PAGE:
Wednesday, June 29, 2011

El Burro Cove to Puerto Escondido

After a hot, hot night in Bahia Concepcion’s El Burro Cove, we continued south down the east coast of the Baja peninsula to a small bay, just north of popular San Juanico, called La Ramada. We motor-sailed the entire way into winds from the south-southeast. Sailors speak of winds relative to the direction from which they blow such as northerlies, southerlies etc. Another cruiser here in Mexico this season referred to the winds he usually encountered as “noserlies”, meaning that no matter which direction he intended to sail, the winds seemed to frequently be on his nose making progress under sails alone rather slow and challenging. With northerly winds forecast, we had hoped for a good day of sailing but were greeted with “noserlies” instead.

La Ramada turned out to be another beautiful spot with good protection from southerly winds, a long sandy beach and trails connecting the cove to nearby Bahia San Juanico. We shared the anchorage with three to four other boats, met new friends and reacquainted ourselves with others that we had met earlier in the season. We spent several days hiking, swimming and snorkeling there. Peggy, a friend of ours from the vessel “Interlude” snorkeled with Anne one day and showed her how to catch tasty “chocolates”, or chocolate clams, by looking for their siphon holes in the sandy bottom and diving down to scoop them out by hand. They are named thankfully, not for their taste but for the color of their shells. She returned to “Blue Rodeo” with about 20 in her mesh bag and left them hanging in the water overnight to expel the sand that is often found inside their stomachs. By the next morning, soft hearted Anne was feeling a bit guilty for taking the creatures so she set them free to do whatever clams do. Soft hearted as she may be, it’s doubtful that she would do the same if she ever catches a good-eating fish like a dorado or a tuna. With an unsatisfied craving for fresh sea food, we took our new spear gun and traveled by dinghy about a mile up the coast where Mark dove into the water with snorkeling gear and managed to get a decent-sized fish with his first shot. That turned out to be the easy part as filleting it on our transom swim step proved more difficult and messy. Mark’s opinion of the hassle involved seemed to evaporated that evening when Anne prepared delicious, fresh fish tacos with spicy mango salsa. Yum, yum, yum.

Soon it was time to continue south once again and we enjoyed a pleasant day of sailing with light but favorable winds to Isla Coronados, a beautiful volcanic island that we passed on our way north. While there, we joined Cindy from the vessel “Bravo” for a hike to the top of the island’s cinder cone. The trek proved to be strenuous due the steep jumble of rocks that had to be traversed and the searing heat. As we ascended, the views of our boats anchored in the beautiful bay and the surrounding mountains and sea made the climb worthwhile.

From Isla Coronados, it was on to Isla Carmen where we anchored by ourselves between the dramatic cliffs of El Refugio on the island’s north side. We snorkeled there and explored the many sea caves alone the rocky shore. Later that evening, we found the sounds made by air escaping from caves as the ocean swells passed by to resemble that of playful, spouting whales.

Wanting to see more of the island’s special areas, we motored first to the west side where we spent a night in scenic Bahia Ballandra then reversed course the next morning and sailed around to the east side to Balia Salinas. We anchored there off an abandoned salt refinery and “ghost town-like” village. A trip to shore and a waking tour of the remaining structures was quite a treat as our imaginations took us back to the days when the small town housed many families and featured, a school, church and several stores. The large salt pond nearby remains but apparently, the economics of the operation no longer made sense. The high point of our overnight stay was the opportunity to snorkel on the wreck of a 120 foot tuna boat in the center of the bay. We made two dives on the wreck marveling at the quantity and diversity of fish that make the wreck their home. We were, at times, completely surrounded by hugh schools of fish of all sizes, shapes and colors.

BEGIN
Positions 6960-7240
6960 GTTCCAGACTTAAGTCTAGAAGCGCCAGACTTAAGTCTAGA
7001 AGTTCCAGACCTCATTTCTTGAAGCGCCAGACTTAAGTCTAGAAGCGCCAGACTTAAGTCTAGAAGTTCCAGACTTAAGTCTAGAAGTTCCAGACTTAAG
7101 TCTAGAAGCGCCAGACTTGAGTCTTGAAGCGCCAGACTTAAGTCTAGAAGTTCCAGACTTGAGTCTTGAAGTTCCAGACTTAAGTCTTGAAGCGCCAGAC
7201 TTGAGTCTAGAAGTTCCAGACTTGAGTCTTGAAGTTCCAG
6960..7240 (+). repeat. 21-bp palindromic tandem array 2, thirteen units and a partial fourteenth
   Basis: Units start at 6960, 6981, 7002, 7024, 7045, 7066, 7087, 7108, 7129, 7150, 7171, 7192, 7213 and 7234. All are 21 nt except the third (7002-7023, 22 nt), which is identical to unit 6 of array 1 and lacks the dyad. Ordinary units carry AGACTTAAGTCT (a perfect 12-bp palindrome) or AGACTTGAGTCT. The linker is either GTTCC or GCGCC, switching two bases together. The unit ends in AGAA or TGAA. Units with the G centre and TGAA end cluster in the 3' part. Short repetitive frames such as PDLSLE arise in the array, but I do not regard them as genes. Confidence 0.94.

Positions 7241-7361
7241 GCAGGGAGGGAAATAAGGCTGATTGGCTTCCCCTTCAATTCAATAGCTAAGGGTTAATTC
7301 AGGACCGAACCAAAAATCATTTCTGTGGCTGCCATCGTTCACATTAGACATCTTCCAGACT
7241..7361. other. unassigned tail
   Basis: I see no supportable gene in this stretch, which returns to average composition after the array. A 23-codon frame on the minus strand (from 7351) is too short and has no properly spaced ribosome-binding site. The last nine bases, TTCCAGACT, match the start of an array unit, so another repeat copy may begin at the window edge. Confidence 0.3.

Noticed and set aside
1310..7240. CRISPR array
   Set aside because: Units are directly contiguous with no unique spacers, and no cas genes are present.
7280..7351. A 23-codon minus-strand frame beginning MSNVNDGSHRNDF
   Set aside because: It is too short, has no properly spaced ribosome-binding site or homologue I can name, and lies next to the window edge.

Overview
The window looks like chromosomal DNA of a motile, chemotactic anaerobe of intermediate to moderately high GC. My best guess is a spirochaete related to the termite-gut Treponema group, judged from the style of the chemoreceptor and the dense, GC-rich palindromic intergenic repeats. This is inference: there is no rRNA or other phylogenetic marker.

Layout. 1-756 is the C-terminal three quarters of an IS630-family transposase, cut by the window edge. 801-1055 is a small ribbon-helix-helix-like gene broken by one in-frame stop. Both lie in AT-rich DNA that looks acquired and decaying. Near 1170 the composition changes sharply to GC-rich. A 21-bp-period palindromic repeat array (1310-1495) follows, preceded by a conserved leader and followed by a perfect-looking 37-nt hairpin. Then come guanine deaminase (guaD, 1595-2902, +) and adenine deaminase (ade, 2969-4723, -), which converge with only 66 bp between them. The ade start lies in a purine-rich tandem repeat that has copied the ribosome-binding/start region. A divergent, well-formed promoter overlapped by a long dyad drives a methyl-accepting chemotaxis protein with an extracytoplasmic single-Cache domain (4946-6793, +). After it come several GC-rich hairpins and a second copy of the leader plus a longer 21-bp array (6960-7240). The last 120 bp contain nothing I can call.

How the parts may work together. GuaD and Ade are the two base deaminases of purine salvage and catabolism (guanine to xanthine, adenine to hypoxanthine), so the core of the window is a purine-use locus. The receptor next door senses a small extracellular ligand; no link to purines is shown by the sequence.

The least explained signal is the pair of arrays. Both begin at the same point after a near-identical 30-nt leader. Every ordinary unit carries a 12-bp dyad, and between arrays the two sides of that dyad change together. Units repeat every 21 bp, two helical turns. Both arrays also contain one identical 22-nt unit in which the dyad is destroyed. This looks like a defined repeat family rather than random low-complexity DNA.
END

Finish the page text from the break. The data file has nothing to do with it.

From Isla Carmen, we had a pleasant three hour sail to Puerto Escondido, a nearly land-locked bay, eleven miles south of Loreto, with a small marina and a large number of moorings. We dropped our sails, motored into the bay and secured “Blue Rodeo” to one of the moorings for two nights. This gave us the opportunity to use the marina’s internet access, do some minor re-provisioning at a small market down the road and do two loads of laundry. When we leave here today, we will, once again be traveling through fairly remote areas and won’t have much contact with the outside world until we reach La Paz on July 15th. We look forward to stopping at a number of coves and islands along the way that we enjoyed last month. The days and nights continue to get hotter, and sleep is difficult at night, but we can’t complain too much as this means the water temperature continues to rise and we are able to swim and snorkel for hours without getting chilled.

1 comment:

  1. Glad to see you two are still having a blast, but those heat reports make me sweat! Our end tie slip at Kona Kai, Shelter Island faces La Playa Beach half way between SWYC and SDYC. San Diego has been great for walking, swimming, varnishing! There are lots of Balboa Park & Humphrey's free concerts. The Fourth of July festivities at the SDYC have been wild and we have been enjoying seeing Mexico cruising friends that bashed north. It took El Tib about 9-10 days to get here from La Paz. We look forward to catching up with you in La Paz or La Cruz in November. Until then, Fair Winds, Sarah, Darrell, and Spark